More Cetaceans

The fringed baleen plates are easy to observe as this North Atlantic right whale skims the water’s surface while it feeds. Many baleen whales suck in as much water was possible, and then push it out...
Paeleobiologist Dr. Nicholas Pyenson, Curator of Fossil Marine Mammals for the Smithsonian's National Museum of Natural History (NMNH), set out with Jorge Velez-Juarbe, NMNH Research Student and Ph...
Phoenix rises out of the waters east of Cape Cod, MA, in April 2003. The rough patches of skin (known as callosities) occur in unique patterns on all North Atlantic right whales and help researchers...
Dr. Stefan Huggenberger from the University of Cologne explains sound production in sperm whales in "Moby Dick's Boom Box: Nasal Complex of Sperm Whales," a presentation at the Smithsonian's National...
Breaching is a behavior seen in some baleen whales, where they launch their entire body out of the water headfirst and land with a large splash.
Phoenix swimming with her calf in February 2007 in the Southeast calving grounds off the coasts of Georgia and Florida. Researchers track these highly endangered whales (there are only about 450 of...
An adult giant squid struggles for survival in an encounter with a sperm whale - its only known predator. The whale will probably overpower and eat the squid. More about the giant squid can be found...
Offshore Peru, during the Eocene (~56-34 million years ago), showing three archaeocetes (ancient whales), along with a previously described fossil penguin. Top to bottom: Perudyptes devriesi ,...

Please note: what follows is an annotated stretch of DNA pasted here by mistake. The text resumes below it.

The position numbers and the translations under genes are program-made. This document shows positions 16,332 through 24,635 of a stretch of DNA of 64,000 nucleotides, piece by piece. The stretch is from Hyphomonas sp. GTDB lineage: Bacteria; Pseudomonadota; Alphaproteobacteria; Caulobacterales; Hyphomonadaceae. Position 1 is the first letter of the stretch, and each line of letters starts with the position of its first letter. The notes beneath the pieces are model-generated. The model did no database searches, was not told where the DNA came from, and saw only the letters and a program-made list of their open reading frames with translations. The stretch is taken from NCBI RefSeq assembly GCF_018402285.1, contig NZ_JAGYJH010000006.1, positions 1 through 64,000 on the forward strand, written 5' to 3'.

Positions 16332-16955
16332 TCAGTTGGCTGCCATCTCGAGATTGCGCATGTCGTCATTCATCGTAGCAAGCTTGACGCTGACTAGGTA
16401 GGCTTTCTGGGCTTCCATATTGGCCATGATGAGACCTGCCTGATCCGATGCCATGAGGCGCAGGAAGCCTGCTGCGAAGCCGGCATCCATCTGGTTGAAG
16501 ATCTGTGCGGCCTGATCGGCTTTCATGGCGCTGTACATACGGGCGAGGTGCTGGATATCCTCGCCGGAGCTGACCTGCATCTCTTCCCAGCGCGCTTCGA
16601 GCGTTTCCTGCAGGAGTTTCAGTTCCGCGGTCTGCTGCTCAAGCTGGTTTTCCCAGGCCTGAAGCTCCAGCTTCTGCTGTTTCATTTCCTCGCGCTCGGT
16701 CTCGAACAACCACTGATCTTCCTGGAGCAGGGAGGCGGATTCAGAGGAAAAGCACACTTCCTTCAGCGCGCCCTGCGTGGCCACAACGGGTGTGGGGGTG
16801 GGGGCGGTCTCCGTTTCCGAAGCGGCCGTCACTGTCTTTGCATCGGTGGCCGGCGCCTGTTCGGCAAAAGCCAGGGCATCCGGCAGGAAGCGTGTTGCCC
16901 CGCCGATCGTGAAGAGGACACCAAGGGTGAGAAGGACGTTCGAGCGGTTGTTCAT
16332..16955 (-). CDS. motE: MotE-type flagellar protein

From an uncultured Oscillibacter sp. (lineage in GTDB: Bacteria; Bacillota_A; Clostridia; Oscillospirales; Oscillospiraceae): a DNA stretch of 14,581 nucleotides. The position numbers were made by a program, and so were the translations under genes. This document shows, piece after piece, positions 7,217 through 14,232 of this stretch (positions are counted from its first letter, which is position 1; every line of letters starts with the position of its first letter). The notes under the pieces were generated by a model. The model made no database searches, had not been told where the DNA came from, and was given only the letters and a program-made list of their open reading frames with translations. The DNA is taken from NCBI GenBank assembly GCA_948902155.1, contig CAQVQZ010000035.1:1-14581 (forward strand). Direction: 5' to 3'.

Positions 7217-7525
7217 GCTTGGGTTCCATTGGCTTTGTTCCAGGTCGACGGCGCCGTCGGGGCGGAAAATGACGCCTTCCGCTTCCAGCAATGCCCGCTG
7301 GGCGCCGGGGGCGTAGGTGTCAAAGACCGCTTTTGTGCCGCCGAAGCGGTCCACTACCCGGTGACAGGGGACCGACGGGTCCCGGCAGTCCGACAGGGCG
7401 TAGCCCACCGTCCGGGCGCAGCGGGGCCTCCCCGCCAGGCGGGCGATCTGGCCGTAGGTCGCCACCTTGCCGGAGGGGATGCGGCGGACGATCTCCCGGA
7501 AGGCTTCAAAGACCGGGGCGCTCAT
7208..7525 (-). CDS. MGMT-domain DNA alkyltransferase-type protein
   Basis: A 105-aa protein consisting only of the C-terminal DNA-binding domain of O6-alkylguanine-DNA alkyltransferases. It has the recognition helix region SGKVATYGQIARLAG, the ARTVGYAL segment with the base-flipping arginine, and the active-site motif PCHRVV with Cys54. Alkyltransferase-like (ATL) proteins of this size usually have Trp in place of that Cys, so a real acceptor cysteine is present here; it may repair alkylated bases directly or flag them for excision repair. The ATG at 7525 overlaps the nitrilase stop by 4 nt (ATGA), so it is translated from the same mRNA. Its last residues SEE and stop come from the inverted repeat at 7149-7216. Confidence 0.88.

This close-up photo of a right whale's head shows dozens of hitchhikers—tiny crustaceans known as whale lice, or cyamid amphipods. They live on the rough patches of skin (known as callosities) on...
Paeleobiologist Dr. Nicholas Pyenson, Curator of Fossil Marine Mammals for the Smithsonian's National Museum of Natural History (NMNH), set out with Jorge Velez-Juarbe, NMNH Research Student and Ph...
On a beach in Piña, Panama the tide is rolling out. Faint outlines of skeletal remains rise above the sand. Smithsonian scientists Nicholas Pyenson and Aaron O'Dea along with a team of students...
Monodontids, the group of whales that includes the belugas and narwhals swimming our ocean today, are emblematic symbols of the Arctic. However, their fossil record, although scarce, suggests that...
The false killer whale (pdf) ( Pseudorca crassidens ) is a large dolphin that, despite its name, is not closely related to the killer whale, although they are both in the same family, Delphinidae ...
Bottlenose dolphins ( Tursiops truncatus ) are very social animals, and often travel and hunt in groups called pods. The most common is a nursery group of 5-20 dolphins made up of females and their...
Since 1987, researchers have been tracking Phoenix. More about whales can be found in our Tale of a whale featured story .
“I took this photograph of spinner dolphins in calm waters off the Ogasawara Islands, an archipelago in the Pacific Ocean about 600 miles south of Tokyo.When the sun briefly broke through the clouds...
Killer whales ( Orcinus orca ) are master hunters, using speed, camouflage, and a variety of techniques to capture their prey. See how a different predator - the great white shark - finds its prey in...
My graduate student Jorge and I are departing today for Panama, to excavate a fossil whale that was discovered by an undergraduate student working with Smithsonian Tropical Research Institute...
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